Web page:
In 2012, after over 40 years of neglect under Katz, the Court revitalized the Olmstead theory of physical trespass in the case United States v. Jones. In Jones, when nightclub owner Antoine Jones came under suspicion of drug trafficking, law enforcement officers, without a warrant, walked up his driveway and physically attached a GPS tracking device to his car. Over the next month, the officers were able to obtain enough evidence about Jones to convict him for conspiracy to distribute cocaine (Jones, 2012). Jones appealed his conviction arguing that the evidence transmitted by the GPS device was illegally obtained. The Supreme Court agreed even while acknowledging the existence of other protections to a person’s privacy, such as Katz’s reasonable expectation of privacy. In analyzing Jones’ argument, the Court focused on how the GPS device was attached to Jones’ car. According to the Court, by entering Jones’ home (walking on the driveway) and physically touching his effects (planting the device on the car) the officers had physically intruded or trespassed onto his property for the purpose of obtaining information. Moreover, they did so without a warrant or otherwise justified by the Fourth Amendment, under Olmstead, they had violated the Constitution. Jones reiterated the Court’s traditional determination that even in modern times, electronic surveillance was that was performed without a physical trespass was legal and evidence obtained through such surveillance could indeed be used in trial.
While the focus of the Court’s decision’s in Olmstead, Katz and Jones was the regulation of the behavior of law enforcement officers in their fight against crime, it can and has also been used by the public against the illegal activities of the police. To be sure, in the last year electronic surveillance has played a fundamental roll in illustrating how police departments across the country treat minority, especially African-American, communities. For example, in April 2015, Officer Michael T. Slager of the North Charleston Police Department shot and killed Walter Scott following a routine traffic stop. After a preliminary investigation of the shooting, prosecutors decided to charge Slager with murder. Ordinarily, police officers are rarely charged with outright murder for shooting people, especially when the victim is a suspect in a crime. However, the difference in this case was that the shooting was captured on video from the phone of a bystander. The video showed Slager firing eight shot into the back of a fleeing, unarmed Scott for seemingly no reason at all. Moreover, the video showed that Slager had lied in making his original report that Scott was armed. By all accounts, if the bystander video had not turned up, no one would have questioned Slager’s account of what happened.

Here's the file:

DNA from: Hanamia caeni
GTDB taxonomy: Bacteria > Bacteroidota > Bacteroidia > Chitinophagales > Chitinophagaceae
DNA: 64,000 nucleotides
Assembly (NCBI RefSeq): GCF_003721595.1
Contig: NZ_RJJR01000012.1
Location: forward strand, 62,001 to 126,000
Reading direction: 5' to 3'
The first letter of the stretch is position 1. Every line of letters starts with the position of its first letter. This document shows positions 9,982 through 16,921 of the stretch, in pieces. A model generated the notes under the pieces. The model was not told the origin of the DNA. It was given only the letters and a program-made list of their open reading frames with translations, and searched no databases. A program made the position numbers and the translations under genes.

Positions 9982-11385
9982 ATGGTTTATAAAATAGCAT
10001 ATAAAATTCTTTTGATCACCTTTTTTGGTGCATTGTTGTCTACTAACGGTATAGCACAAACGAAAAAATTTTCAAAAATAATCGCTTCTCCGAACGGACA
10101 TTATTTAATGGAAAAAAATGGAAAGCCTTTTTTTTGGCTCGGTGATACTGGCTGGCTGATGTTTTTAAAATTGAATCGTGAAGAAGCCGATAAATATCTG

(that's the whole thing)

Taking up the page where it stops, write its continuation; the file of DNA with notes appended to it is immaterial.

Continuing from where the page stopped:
Doyle, Charles. “Privacy: An overview of the Electronic Communications Privacy Act.” Congressional Research Service. CRS, 09 Oct. 2012. Web.18 Apr. 2015. <http://fas.org/sgp/crs/misc/R41733.pdf>
“Federal Government Information Technology: Electronic Surveillance and Civil Liberties.” United States Congress. Office of Technology Assistance (OTA), Oct. 1985. Web. 18 Apr. 2015. <http://ota.fas.org/reports/8509.pdf>
Hussey, Phillip, R. “The evolution of electronic surveillance: balancing national security and civil liberties.” Georgia State University. Georgia State University, 15 Jun. 2007. Web. 18 Apr. 2015. <http://scholarworks.gsu.edu/cgi/viewcontent.cgi?article=1001&context=political_science_hontheses>
Katz v. United States, 389 U.S. 347. U.S. Supreme Court. 1967. Web. 18 Apr. 2015
Olmstead v. United States, 277 U.S. 438. U.S. Supreme Court. 1928. Web. 18 Apr. 2015
United States v. Jones, 132 S.Ct. 945. U.S. Supreme Court. 2012. Web. 18 Apr. 2015.